“For a lot of people, it would not be an issue for them to say (racial slurs) under their breath if they are agitated or annoyed,” Chou said.
In late June, Chou helped organize a community event at Heritage Oaks Park after a neighbor posted about an incident on Nextdoor, alleging that a white woman called the police on her children’s Black nanny while they were taking a walk. The post included photos of the white woman standing next to her car.
The children’s East Indian family – which declined an interview – was heartened by the gathering of nearly 80 people, according to Chou. Instead of keeping the incident to themselves, they made it public on Nextdoor, which resulted in support but also negative comments doubting the account.
Chou worries some residents will think the post office altercation was an isolated incident, and that it’s important for such events to be documented and exposed.
“They’ll say, ‘This lady: It’s just her, it’s not all of us,’” Chou said. “They will deny it until the cows come home. I don’t think it makes a difference to the people who really believe there’s no systemic racism.”
A spike in hate
Asians are the second-largest racial group behind white people in Los Altos, making up nearly 30% of the population, according to the U.S. Census. However, a large population doesn’t insulate Asians from racism, said Manjula Kulkarni, executive director of the Asian Pacific Policy & Planning Council.
Kulkarni pointed to Torrance, a Southern California city that is also approximately 30% Asian and has had multiple viral incidents of racism toward the Asian community.
“Unfortunately, having more people doesn’t insulate us from hate,” Kulkarni said. “It’s just under the surface.”
Asian American advocates believe the spike in anti-Asian hate stems from President Donald Trump’s rhetoric when referring to the coronavirus with derogatory language such as “China virus” or “Kung-Flu.” Such language emboldens people to wrongly generalize Asians as responsible for the virus and spew hatred toward them, according to advocates.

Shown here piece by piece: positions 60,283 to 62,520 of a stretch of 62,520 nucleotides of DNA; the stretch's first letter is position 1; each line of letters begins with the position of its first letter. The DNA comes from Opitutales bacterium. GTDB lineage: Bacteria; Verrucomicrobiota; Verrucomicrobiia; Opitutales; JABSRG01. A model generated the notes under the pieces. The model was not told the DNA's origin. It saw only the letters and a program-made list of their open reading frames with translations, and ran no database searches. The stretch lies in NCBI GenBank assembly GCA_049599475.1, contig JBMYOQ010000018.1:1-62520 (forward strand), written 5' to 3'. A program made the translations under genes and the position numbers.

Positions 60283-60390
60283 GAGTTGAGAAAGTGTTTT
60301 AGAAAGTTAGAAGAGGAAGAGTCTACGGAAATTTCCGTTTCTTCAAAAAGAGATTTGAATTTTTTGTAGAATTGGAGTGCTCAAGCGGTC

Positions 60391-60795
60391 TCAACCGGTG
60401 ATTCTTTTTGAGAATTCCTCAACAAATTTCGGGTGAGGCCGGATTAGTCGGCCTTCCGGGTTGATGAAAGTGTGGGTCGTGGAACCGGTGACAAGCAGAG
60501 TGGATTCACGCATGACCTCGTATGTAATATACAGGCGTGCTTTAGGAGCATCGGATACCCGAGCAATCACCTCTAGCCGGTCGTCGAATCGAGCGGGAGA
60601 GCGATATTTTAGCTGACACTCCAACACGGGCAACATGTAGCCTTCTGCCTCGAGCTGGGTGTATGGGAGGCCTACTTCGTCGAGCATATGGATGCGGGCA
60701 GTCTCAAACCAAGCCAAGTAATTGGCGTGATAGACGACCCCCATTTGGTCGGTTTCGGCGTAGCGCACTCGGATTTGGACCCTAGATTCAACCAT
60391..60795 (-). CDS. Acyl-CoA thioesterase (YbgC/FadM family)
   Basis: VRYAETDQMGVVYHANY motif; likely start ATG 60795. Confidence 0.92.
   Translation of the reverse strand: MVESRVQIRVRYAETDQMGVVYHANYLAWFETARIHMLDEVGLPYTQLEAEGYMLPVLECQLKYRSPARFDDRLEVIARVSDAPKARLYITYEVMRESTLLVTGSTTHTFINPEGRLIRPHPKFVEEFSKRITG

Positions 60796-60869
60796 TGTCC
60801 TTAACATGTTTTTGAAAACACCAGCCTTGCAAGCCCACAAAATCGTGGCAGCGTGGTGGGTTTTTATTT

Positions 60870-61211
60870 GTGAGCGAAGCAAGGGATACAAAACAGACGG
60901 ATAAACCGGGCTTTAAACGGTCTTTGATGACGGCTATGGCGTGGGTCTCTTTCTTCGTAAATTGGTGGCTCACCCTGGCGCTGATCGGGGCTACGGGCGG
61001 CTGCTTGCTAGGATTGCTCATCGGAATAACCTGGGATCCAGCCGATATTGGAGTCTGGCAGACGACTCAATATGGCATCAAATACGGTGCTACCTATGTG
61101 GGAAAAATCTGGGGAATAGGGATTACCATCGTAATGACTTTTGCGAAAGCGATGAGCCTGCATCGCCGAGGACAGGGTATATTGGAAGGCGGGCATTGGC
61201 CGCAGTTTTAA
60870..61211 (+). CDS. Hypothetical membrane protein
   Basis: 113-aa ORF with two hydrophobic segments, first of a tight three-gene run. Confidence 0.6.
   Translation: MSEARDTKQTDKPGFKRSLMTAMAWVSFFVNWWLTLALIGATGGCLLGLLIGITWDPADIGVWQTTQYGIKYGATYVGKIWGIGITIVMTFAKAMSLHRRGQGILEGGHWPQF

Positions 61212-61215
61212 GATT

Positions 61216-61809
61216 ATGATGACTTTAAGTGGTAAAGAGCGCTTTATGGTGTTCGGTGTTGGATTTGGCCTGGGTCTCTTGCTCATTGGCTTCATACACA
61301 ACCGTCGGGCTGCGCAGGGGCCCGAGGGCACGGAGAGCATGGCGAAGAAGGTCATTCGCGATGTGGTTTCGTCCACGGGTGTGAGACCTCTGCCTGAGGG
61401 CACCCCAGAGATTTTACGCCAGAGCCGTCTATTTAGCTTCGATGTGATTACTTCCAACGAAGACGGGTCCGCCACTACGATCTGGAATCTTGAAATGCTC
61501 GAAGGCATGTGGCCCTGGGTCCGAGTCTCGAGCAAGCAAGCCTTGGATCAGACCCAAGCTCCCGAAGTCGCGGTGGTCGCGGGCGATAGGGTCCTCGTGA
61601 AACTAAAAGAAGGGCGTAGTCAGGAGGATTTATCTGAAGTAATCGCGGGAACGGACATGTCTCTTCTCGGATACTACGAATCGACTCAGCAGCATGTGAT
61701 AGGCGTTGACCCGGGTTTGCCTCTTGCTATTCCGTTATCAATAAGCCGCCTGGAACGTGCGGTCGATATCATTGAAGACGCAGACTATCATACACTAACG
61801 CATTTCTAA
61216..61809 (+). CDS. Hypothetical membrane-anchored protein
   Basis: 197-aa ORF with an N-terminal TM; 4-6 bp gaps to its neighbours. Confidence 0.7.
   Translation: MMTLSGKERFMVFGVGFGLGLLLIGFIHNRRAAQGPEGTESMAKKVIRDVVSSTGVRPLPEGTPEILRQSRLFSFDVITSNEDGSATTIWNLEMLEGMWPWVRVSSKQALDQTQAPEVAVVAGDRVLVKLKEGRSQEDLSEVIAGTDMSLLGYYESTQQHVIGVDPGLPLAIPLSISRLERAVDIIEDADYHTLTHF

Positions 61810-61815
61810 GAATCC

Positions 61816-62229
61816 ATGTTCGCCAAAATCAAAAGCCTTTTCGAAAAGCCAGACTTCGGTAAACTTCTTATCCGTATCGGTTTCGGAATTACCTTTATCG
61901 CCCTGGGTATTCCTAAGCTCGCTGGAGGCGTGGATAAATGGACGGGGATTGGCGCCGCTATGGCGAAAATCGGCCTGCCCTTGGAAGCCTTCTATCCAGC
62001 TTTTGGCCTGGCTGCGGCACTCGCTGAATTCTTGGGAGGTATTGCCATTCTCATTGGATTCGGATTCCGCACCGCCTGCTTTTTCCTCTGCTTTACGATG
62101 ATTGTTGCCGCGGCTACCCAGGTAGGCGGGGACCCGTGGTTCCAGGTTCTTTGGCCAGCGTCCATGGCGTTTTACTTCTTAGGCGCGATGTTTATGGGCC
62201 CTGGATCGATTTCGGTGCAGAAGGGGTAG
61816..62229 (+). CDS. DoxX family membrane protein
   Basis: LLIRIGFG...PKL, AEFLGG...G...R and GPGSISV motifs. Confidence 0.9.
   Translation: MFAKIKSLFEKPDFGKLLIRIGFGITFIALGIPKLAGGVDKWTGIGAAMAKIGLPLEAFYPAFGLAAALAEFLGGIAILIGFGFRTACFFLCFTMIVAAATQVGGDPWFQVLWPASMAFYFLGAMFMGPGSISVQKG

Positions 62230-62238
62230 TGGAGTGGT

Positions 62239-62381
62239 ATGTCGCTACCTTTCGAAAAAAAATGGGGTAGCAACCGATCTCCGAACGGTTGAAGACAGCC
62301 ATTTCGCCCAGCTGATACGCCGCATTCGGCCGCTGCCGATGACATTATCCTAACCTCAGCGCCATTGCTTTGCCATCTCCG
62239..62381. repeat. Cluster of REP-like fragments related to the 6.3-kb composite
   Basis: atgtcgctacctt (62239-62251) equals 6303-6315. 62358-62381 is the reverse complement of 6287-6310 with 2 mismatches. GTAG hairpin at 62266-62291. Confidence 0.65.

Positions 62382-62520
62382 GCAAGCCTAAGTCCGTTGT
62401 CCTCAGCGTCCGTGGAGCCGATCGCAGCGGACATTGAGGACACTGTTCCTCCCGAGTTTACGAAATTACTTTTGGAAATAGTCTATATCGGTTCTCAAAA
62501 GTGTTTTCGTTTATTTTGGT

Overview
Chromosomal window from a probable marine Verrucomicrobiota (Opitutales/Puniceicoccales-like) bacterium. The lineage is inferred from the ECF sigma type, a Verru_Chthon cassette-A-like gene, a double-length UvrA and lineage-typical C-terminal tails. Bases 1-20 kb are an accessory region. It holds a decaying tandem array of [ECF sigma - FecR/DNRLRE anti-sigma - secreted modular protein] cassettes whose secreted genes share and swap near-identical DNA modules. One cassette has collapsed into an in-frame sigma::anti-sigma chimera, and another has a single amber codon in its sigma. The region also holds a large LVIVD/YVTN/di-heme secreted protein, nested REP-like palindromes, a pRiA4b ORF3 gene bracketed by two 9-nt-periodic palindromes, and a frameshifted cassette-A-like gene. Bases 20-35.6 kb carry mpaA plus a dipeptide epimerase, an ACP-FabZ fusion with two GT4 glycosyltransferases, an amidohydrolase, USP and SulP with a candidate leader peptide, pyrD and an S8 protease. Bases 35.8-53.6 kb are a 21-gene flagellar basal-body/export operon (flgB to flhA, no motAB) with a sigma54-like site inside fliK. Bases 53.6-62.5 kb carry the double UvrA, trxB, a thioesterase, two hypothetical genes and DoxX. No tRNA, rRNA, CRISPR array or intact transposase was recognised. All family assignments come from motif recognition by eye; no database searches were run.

“Everybody has issues with the post office. Who hasn’t?” said Richard Konda, executive director of the Asian Law Alliance, which has served the Asian Pacific Islander community in Silicon Valley since 1977. “But you don’t have to start resorting to that language and that kind of racist behavior.”
The majority of self-reported incidents, Kulkarni said, are similar in nature to the post office incident – as she describes it, “low-level racist activity” that doesn’t rise to the level of police involvement but still must be addressed. She was, however, glad to see the trend of bystanders intervening continue.
“While we are seeing racism, we are seeing resistance,” Kulkarni said. “That makes me happy that people now feel equipped, they feel heartened, they know that each and every one of us needs to stand up for our fellow citizens and community members.”
Show of support
The U.S. Postal Service declined an interview request for the postal clerk. Bystanders said the clerk acted respectfully, asking the woman to calm down and to stop yelling at her.
In a statement, the USPS said, in part: “No employee should have to suffer any abuse by a customer, and we have every right to refuse service to anyone who is abusive.”
Customers have left flowers and notes of support for the employee who was harassed.
“Thank you for all that you do,” one card reads.
The police did not respond to the incident, a Los Altos Police Department spokesperson said. After the woman left, the dispatcher told Stone to call back if she returned.
“Very little in life is worth getting this upset about,” Stone said. “The clerk was not causing the problem. She was the one causing the problem.”
The remaining people in the post office checked on the clerk, who brushed off the altercation and got right back to work. Brumfield said exposing the woman’s actions has already vilified her enough, but he would like to have her identified (she has not been publicly identified as of the Town Crier’s print deadline).
Asked if he had a message for the woman, Brumfield said: “Treat people better. Be a better human. Be a better person. Using racial slurs is just ignorance, and there’s no need for it.”